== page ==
- Put others first
- Participate in ongoing professional development and eager to learn
- Self-confident and understanding of their emotional intelligence (ability to understand and manage your own emotions, and those of the people around you. People with a high degree of emotional intelligence know what they're feeling, what their emotions mean, and how these emotions can affect other people.)
- Present in uniform professionally at all times
- Know their strengths and work on their weaknesses
- Have critical thinking and observation skills
- Have a high level of integrity, are trustworthy and honest
- Good team members and work well with others
- Patient and adapt to change
- Resilient, have an open mind and are non judgemental towards others
- Are empathetic, especially towards those who struggle in life
- Are assertive without becoming aggressive
- Are willing to step up even when exhausted
- Actively manage stress and seek assistance when things get you down
- Practice good time management
- Are willing to follow directions
- Prepared to manage abuse and disfunction from others
- Have a willingness to work 24 hour shift work
- Complete paperwork daily
- Pay attention to detail
- Maintain fitness
- Are a good role model for others
- Are willing to use force on others when legally necessary
- Caution when it is not necessary to prosecute
How much do Australian Police get paid?
The average starting salary of a Police Officer in Australia is around $60 000 - $70 000 per year (depending on the State or Territory) and increases yearly according to your rank at the time. Not bad for a starting wage.
How can CLET help?
CLET has been preparing our students to be the best applicant they can be for over 14 years, where they present for the selection process with more confidence and with a relevant Nationally Recognised Qualification that indicates to recruiting staff they are serious and committed to becoming a police officer and are motivated. To date, more than 400 CLET students have successfully navigated their way through the selection process and entered the police academy in all Australian State and Territory Police jurisdictions after completing one of our suggested courses.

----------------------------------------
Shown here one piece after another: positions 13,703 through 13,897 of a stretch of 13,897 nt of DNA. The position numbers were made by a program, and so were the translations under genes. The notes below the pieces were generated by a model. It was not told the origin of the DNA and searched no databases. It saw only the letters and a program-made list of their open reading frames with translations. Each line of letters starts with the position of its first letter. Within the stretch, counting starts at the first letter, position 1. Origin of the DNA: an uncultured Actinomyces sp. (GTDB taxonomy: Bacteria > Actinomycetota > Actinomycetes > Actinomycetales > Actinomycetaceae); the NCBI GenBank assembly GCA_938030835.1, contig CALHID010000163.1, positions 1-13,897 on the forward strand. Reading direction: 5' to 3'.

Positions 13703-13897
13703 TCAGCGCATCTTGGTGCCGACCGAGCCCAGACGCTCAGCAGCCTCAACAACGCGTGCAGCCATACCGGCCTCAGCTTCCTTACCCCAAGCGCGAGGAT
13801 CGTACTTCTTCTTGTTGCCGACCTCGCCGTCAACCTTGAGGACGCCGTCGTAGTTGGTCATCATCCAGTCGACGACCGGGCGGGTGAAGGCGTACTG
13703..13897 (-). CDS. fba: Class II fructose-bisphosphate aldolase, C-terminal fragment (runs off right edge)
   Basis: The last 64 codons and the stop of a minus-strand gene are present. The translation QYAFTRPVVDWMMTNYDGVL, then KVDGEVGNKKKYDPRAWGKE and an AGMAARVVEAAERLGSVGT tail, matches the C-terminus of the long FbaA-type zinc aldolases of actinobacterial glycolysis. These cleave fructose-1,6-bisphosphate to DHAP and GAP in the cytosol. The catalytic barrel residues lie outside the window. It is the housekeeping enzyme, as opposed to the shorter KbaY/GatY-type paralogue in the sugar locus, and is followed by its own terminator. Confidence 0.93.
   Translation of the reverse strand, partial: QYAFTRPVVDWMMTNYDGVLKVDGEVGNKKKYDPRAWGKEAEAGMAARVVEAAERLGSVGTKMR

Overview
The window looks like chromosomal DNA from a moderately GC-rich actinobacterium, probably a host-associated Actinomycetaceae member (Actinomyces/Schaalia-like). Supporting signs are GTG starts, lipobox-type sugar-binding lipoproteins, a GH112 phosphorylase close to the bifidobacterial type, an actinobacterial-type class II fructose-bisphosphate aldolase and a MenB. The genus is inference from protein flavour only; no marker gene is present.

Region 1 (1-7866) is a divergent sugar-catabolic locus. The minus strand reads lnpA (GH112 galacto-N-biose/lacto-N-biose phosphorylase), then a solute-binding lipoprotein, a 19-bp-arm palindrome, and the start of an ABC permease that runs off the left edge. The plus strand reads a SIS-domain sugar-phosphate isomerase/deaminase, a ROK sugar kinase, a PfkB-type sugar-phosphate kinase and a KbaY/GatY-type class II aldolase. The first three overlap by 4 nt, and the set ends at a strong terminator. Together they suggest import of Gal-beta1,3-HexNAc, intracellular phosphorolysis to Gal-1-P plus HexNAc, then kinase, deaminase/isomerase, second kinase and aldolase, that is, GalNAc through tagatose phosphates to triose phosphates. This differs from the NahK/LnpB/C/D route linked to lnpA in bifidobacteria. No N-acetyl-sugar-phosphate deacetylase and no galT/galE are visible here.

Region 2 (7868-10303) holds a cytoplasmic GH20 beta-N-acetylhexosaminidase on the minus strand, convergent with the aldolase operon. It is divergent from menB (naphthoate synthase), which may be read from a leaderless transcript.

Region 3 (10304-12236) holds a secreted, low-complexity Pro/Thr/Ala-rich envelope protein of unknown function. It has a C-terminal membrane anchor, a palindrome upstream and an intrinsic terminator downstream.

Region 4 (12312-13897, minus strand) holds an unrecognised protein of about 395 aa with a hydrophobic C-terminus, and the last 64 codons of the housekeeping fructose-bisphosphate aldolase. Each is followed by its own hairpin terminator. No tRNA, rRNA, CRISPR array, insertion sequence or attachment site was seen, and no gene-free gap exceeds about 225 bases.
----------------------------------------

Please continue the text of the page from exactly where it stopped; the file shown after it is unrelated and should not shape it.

The goal is to prepare students at a higher level of understanding where they will enter this career with their eyes open to the realities and trauma that can be associated with being a police officer, including being prepared for testing. The CLET Certificate IV in Crime and Justice Studies (10283NAT) provide a strong understanding of the criminal justice system, the relevant criminal law and how laws are made, social issues, expected workplace behaviour and how to complete court documents. Diploma of Crime and Justice Studies (10284NAT) students will also cover victimology, investigations, correctional issues and more. They may also use their Diploma for entry into a relevant university degree if they wish to further their studies.
CLET has received feedback from many of our students who studied our crime and justice courses prior to entering a policing career. They consistently say they were able to hit the ground running in the academy as they already had an good understanding of many of the subjects covered in their training. They go on to say that with this understanding they were confident and settled into academy life quicker.
CLET police preparation courses Include:
In addition to studying one of the above courses, CLET provides you with an employment preparation area when you finish your studies to prepare for psychometric testing and police interview.
Other Employment Options:
Our Crime and Justice Studies students have also reported they have successfully secured employment in the following areas:
- Correctional Officer
- Border Force
- RSPCA Inspector
- Legal Support - law firm
- Government Administration Roles
If you wish to study with CLET to achieve a policing career, always check you satisfy ALL entry requirements before enrolling into a CLET course. These can include: age, citizenship/residency, drivers licence, criminal and traffic history, medical and fitness requirements, plus others.